I live in South Florida, where there is Cuban food a-plenty. It’s wonderful! In fact, one of our favorite places to get Cuban food is about a mile up the street. We both have foods we love on the menu, but I think my husband and I can agree that our favorite dish is pollo a la plancha. It’s a marinated chicken breast that’s grilled and served over onions, and it’s the best chicken dish ever. Evah! So when I was reading this Cuban Chicken with Onions (Pechuga a La Plancha) recipe, I thought it sounded a lot like our beloved pollo a la plancha. There were a few differences, but I love the idea of being able to make our beloved Cuban dish at home. Let’s find out how the two compared.
By the way, pechuga a la plancha means “grilled breast” and pollo a la plancha means “grilled chicken”. The two are used interchangeably to refer to the same recipe, and it is also sometimes (though less often) called pechuga de pollo a la plancha or “grilled chicken breast”. Pollo a la plancha seems to be the most often used, but now you know in case you encounter the alternate names.
A homemade Cuban Chicken that tastes like your favorite restaurant’s Pechuga a la plancha! Pan-fried chicken with lime & sautéed onions never tasted better!
Cuban food might sound exotic to some, but the ingredients for this recipe were so easy to find. Boneless, skinless chicken breasts, olive oil, onion, and all the rest are easily found at most grocery stores. I had to shop for most everything, but this was a budget-friendly meal for sure.
The total time for this recipe was listed at 35 minutes, and my experience was right in line with that. Here’s how my time was spent:
- 18 minutes to prep
- 20 minutes to cook
- 38 minutes total
Prepping the Chicken
The first steps in this recipe involve the chicken. I had two chicken breasts and needed to cut them in half per the ingredients list. My instinct told me to cut them horizontally to make cutlets, despite the instructions saying to cut them in half lengthwise. It took me a moment to figure it out, but it makes sense since the next step is to pound the chicken thin. Cutlets might let you skip that step, though.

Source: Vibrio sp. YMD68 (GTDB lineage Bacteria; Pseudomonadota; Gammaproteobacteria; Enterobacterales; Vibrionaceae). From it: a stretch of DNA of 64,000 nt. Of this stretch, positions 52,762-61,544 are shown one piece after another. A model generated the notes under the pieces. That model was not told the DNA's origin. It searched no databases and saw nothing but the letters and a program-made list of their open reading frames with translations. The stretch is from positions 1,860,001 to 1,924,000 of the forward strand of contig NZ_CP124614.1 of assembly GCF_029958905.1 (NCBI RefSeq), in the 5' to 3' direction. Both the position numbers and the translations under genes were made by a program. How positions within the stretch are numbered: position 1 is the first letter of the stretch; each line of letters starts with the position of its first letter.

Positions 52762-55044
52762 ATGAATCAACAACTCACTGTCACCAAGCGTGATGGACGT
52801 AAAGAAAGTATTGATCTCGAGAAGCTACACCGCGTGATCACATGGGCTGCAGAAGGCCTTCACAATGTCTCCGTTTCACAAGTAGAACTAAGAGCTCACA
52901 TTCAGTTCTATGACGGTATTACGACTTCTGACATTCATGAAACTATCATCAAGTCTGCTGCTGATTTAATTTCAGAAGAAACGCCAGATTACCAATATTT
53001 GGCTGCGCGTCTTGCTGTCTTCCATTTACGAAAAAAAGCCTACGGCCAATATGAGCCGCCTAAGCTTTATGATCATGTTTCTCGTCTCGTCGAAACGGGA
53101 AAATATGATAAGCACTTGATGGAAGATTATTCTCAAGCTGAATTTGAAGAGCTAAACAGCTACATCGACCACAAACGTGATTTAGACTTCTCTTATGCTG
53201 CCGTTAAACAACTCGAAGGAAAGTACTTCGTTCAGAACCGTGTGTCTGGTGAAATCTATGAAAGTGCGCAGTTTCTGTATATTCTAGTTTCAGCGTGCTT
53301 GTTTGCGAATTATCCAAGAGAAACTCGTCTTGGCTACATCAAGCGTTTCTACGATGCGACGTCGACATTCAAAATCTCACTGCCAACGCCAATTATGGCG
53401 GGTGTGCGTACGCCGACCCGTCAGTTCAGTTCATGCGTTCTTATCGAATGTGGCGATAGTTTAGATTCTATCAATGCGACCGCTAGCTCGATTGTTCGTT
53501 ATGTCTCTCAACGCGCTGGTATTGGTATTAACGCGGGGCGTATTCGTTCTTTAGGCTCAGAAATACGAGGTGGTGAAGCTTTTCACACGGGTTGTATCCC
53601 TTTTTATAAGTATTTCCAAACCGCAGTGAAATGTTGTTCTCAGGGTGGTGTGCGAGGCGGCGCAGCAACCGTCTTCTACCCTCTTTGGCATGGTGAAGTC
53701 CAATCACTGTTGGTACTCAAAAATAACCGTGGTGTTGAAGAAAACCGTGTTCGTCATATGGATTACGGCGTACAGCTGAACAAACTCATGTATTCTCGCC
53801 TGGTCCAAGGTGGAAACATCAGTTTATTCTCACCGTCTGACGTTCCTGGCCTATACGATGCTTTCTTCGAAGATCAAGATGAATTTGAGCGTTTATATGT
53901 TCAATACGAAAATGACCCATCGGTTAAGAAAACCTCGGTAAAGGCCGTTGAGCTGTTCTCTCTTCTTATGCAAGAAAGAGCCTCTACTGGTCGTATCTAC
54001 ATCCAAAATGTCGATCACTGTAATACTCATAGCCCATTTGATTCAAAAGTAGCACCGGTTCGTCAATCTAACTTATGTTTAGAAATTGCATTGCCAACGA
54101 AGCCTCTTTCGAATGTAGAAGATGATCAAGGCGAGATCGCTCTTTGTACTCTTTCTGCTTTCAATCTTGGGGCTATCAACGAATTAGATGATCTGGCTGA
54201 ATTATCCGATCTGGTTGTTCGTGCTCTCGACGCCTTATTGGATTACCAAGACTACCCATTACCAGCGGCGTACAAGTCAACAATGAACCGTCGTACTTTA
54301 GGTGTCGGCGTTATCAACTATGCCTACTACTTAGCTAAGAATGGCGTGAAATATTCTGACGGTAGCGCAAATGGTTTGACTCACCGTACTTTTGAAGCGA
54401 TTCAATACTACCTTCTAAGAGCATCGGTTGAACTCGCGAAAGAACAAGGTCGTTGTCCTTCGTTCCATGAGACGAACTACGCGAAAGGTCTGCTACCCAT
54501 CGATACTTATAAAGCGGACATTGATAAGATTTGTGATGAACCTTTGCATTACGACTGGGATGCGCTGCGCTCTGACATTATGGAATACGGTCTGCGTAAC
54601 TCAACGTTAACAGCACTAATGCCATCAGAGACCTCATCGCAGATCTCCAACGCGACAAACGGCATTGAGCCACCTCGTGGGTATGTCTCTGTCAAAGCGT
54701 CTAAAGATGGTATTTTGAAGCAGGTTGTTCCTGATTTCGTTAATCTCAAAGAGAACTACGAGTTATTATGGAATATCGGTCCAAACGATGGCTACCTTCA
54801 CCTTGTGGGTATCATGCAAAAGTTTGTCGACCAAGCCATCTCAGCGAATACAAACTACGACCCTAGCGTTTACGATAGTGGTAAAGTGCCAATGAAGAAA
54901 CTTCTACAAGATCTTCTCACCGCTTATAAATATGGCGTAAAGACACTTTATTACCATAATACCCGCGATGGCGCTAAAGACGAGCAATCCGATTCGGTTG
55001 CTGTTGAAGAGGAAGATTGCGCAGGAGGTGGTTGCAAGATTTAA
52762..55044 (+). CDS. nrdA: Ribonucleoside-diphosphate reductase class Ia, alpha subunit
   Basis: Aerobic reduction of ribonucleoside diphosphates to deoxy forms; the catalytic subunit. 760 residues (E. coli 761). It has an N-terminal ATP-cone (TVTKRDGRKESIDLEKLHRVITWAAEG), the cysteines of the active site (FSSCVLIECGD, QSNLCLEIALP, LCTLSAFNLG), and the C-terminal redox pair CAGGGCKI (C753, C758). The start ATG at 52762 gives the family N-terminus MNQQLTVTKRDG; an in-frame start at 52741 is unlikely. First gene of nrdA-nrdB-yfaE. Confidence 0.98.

After I had them cut and pounded, I added the seasonings. Lime juice was first so the dry spices would stick better. Doing it the opposite way essentially washes off the spices. This recipe doesn’t give exact amounts for the spices, so the photo below was my best guess. I think the salt and pepper were fine, but I could’ve gone a little heavier on the cumin. Next time.
Once the chicken was seasoned, I dredged the chicken in flour and set it aside so I could start on the onions.
Most of the work was done at this point, and all that was left was the cooking. I followed the instructions and cooked the onions and garlic first. My 5-quart saute pan allowed plenty of room to stir without spills.
After removing them from the pan with a slotted spoon, it was time to grill up the chicken. I opted to cook it for the full eight minutes, four minutes per side. It worked perfectly, and I had four juicy, fully cooked through chicken breasts in short order.
Then it was onto a serving platter (because I’m fancy), topping with the onions, and finally a garnish of chopped cilantro and lime wedges. Chef’s kiss!